While we may not immediately associate water consumption with our carbon footprint, the energy required to supply cities with clean running water has its costs.
The next component to be evaluated under the LCC 2030 Challenge is the Water Element component, of which a core tenet is water efficiency
Does the consumption of water require a lot of energy?
To safely deliver and treat clean water to homes, a considerable amount of energy is needed. For example, a running tap for five minutes uses as much energy as letting a 60-watt light bulb run for 14 hours. The infrastructure to treat and deliver clean water requires a lot of energy that is unseen by the consumer.
Conservation vs efficiency
With lots of energy spent on treatment and delivery, the onus falls to the consumers to manage their water consumption to reduce our carbon footprint. With regards to water, the most common talking points are on conservation and using water more efficiently.
Much like energy efficiency, the core principle behind water efficiency is doing more with less. Whereas conservation places limits on the usage of water, water efficiency places more emphasis on engineered solutions coupled with conscious consumption patterns.
How can we improve our water efficiency?
To ensure that the nation maintains a healthy supply of clean usable water, various water-efficiency measures in commercial buildings and homes can greatly reduce water waste, yield lower sewage volumes, reduce energy use, and bring financial benefits.
Water efficiency normally relies on well-engineered products and fixtures like reduced water use appliances, low-flow fixtures, sensors, and use of non-potable water for irrigation applications.
When you purchase your next water appliance, make sure it is a 3-Star rated water efficient appliance as rated by the Malaysian National Water Services Commission (SPAN). The water efficiency label shows the estimated water consumption of theappliance – 3-Stars means it is the most water efficient. Water efficiency can lead to significant savings in money and energy.
The efficiency rebound effect
Efficiency isn’t an excuse to use more or to waste water. “The Rebound Effect” – the well-known energy conservation concept states that improving energy efficiency may save less energy than expected due to a rebound in energy use.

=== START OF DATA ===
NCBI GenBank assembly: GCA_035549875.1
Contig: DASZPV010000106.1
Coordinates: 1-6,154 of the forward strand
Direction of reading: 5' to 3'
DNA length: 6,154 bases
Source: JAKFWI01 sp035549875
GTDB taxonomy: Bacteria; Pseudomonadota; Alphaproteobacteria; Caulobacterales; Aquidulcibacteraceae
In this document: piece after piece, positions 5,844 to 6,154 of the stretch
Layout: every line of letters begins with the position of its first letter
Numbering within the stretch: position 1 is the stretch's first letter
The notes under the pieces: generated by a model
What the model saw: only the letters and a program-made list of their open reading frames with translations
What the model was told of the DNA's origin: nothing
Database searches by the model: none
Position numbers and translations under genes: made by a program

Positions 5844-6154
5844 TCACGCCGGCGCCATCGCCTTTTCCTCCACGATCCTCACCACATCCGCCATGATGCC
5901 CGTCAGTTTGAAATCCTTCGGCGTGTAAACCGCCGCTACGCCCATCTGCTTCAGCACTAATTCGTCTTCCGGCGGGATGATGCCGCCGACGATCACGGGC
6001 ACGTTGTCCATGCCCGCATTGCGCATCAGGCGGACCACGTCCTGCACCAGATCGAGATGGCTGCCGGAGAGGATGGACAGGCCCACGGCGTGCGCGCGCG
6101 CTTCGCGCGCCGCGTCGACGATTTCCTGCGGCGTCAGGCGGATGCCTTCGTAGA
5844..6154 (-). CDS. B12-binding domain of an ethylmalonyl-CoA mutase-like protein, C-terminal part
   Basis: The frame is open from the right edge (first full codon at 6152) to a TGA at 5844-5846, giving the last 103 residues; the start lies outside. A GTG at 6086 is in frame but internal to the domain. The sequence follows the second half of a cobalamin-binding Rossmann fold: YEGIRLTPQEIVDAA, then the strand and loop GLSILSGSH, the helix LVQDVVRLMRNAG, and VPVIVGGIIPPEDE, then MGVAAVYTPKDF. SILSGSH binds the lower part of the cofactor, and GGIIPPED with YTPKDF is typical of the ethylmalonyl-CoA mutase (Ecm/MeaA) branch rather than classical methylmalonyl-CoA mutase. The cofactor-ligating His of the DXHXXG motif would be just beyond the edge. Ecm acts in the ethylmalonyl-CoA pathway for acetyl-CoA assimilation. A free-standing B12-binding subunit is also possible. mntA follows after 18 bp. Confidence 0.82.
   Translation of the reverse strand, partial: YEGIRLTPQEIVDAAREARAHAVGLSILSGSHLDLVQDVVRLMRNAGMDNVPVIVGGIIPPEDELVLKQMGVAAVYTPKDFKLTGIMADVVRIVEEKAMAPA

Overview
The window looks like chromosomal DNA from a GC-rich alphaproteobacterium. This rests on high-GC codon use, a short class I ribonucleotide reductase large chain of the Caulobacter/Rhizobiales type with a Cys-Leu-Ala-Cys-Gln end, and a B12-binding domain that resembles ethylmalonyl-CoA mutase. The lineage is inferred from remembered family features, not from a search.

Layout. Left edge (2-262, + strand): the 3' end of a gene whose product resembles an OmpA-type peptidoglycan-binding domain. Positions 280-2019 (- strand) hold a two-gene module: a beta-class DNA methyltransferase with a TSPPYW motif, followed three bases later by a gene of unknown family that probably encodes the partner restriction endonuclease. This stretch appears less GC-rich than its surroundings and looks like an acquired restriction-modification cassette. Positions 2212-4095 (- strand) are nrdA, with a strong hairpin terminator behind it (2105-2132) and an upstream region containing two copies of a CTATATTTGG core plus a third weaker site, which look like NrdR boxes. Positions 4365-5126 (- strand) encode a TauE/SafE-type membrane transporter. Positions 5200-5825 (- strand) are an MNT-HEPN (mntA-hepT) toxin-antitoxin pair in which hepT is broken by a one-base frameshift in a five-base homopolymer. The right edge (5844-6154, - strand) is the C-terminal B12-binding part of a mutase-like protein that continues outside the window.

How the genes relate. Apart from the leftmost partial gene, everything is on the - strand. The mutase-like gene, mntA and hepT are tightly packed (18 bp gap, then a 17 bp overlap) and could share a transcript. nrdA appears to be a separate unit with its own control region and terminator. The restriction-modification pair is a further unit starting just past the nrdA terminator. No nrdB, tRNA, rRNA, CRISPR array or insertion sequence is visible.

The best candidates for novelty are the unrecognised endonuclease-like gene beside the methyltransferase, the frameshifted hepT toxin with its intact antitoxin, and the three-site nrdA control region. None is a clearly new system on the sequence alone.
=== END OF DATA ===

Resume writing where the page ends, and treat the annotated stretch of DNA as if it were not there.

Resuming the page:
This concept notes that users may be lulled into a sense of bountiful supplies that may not exist, just because appliances and fixtures use less water. This misconception could lead to over consumption which negates the benefits of implementing water efficient measures in the first place.
Water disruptions & droughts
In Malaysia, water disruptions remain an occurrence that plagues our citizens on a fairly regular basis. Worrying too, is that droughts remain a possibility which could devastate the many sectors of the economy, particularly in agriculture.
In the event that these situations do occur, citizens need to be prepared. The conservation mindset coupled with water efficient measures will help ensure that there is adequate and sustainable water supply for everyone.
Some simple steps for greater water efficiency
- 3-Star rated water efficient appliances: From dishwashers to water filter systems, installing 3-Star rated water efficient appliances can reduce water consumption.
Low Flow Installations: The installation of low-flow equipment on taps and other water outlets can greatly improve water efficiency by limiting the amount of water pressure and prevent overflows which cause high levels of wastage.
Active Monitoring and Maintenance: Consumers should also actively monitor their water usage by checking their water bills to monitor for irregularities which could indicate leakages or other issues.
Changing Behaviour: Some people may be inclined to wash their cars daily, while others like to take longer showers. To improve water efficiency, acting in moderation is needed. Simple adjustments in one’s lifestyle would have a positive impact overall.